This article was originally published on Canadian Jewish News.

TEL AVIV — Lilah Jaffee came to Israel for some hands-on humanitarian experience and found it as a volunteer at the African Refugee Development Center (ARDC).

”When I came to Israel, I didn’t even know there was an African refugee problem. I thought I’d be helping asylum seekers get refugee status, but that’s not the case,” Jaffee told The CJN. “What I thought I was getting into and what I do are completely different. But this has been the most amazing internship for me.”

Jaffee, 25, who has an MA in international affairs from Carleton University, is in Tel Aviv on MASA’s Career Israel program. The initiative offers young people from around the world the opportunity to enrol in an internship in Israel.

The ARDC is a non-profit organization founded in 2004 by refugees and Israeli citizens to assist and support refugees and asylum seekers in Israel. There are approximately 60,000 African migrants in Israel.

When Jaffee started her four-month internship, she was working to help refugees leave Israel and resettle in Canada or Australia on the basis of humanitarian sponsorship.

Not all the Africans she has met, she said, are interested in staying in Israel. Many see Tel Aviv as a way station to better promised lands.

“But midway through my internship, we realized that Australia hadn’t accepted anyone and Canada had only accepted seven people from Israel. It seemed like all our work was not paying off,” she said.

Now, she is trying to help asylum seekers reunite with their families in Europe or North America. She said one case she was working on involves a man from Sudan who says his wife was resettled by the United Nations in the United States.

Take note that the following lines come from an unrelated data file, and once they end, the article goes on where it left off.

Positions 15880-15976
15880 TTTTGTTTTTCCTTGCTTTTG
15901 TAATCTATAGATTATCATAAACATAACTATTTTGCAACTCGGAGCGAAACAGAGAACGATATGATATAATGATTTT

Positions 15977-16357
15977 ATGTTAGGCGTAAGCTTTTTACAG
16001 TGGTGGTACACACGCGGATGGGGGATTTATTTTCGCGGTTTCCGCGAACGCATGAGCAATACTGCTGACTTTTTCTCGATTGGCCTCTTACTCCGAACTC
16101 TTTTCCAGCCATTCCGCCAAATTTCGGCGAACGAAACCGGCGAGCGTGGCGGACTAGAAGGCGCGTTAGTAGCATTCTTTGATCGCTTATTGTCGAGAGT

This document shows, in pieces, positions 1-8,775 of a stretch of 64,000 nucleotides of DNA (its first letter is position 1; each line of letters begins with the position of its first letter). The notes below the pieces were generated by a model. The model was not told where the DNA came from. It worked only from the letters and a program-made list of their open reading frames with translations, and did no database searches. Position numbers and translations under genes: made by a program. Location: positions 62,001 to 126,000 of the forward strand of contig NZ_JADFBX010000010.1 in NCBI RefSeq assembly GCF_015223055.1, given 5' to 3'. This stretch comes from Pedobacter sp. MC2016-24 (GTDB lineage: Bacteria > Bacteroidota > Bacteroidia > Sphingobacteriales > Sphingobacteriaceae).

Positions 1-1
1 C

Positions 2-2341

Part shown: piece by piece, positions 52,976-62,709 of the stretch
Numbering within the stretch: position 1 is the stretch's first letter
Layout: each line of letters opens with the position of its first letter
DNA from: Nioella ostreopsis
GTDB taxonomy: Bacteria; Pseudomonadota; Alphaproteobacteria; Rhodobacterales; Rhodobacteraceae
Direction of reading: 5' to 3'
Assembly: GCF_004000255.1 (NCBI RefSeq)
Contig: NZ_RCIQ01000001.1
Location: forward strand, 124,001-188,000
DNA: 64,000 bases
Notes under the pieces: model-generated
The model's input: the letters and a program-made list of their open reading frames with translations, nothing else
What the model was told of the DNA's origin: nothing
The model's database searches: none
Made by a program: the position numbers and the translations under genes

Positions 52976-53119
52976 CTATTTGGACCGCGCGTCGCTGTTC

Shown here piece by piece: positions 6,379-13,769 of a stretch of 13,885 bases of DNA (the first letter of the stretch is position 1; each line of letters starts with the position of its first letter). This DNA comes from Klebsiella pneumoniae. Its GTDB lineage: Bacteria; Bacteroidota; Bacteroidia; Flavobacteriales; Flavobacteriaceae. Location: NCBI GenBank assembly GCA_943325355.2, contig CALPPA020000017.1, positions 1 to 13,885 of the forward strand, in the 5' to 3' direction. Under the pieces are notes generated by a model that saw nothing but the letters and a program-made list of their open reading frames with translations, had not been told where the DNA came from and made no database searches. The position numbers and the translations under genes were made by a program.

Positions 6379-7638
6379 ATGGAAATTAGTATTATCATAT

“The stories we hear are how they feel unwanted, that they feel they deserve rights that they aren’t getting. Overall, there’s a lot of anger and frustration and disappointment at how their lives have turned out. It’s hard not to sympathize with them,” Jaffee said.

And though she could have stayed in Canada to work with refugees, Jaffee says she chose to come to Israel because her Birthright trip here in 2008 left her wanting to return.

So, she signed up to intern at the ARDC. The centre’s office is located in Tel Aviv’s Old Bus Station, at the heart of the migrant workers’ community.

Jaffee’s internship has afforded her a taste of both Tel Avivs – that of the migrants and that of other residents. A 20-minute bus ride from the ARDC office takes Jaffee to her rented apartment in downtown Tel Aviv, which is a walk away from the beach, bars, theatres, designer stores, cafés and restaurants.

“I love Tel Aviv. I think it’s one of my favourite cities,” she said. “I live right in the middle of everything.”

And while she is quick to praise Israel for its outgoing lifestyle, when she returns to the offices of ARDC, she is equally as swift to object to Israel’s course of action toward the African migrants.

Prime Minister Benjamin Netanyahu recently ordered his ministers to accelerate efforts to deport citizens of South Sudan, the Ivory Coast, Ghana and Ethiopia who are living in Israel illegally. He said that while it’s not possible to expel refugees whose lives would be at risk in their home countries, holding facilities for them must be built in the Negev as quickly as possible.

“Israel is not doing a good job. No country has had a perfect record for dealing with refugees, but Israel needs to do better. It needs to figure out a policy,” said Jaffee, who hopes to continue working with refugees upon her return to Canada.

Asked about Canada’s infamous “none is too many” policy during World War II, Europe’s tendency to turn away African boat people before they even touch land and the Egyptians shooting migrants along their border, Jaffee said that the Israel Defence Forces has been “really receptive and good to them. I think there is a magnifying glass on Israel. But still Israel needs to do better.”


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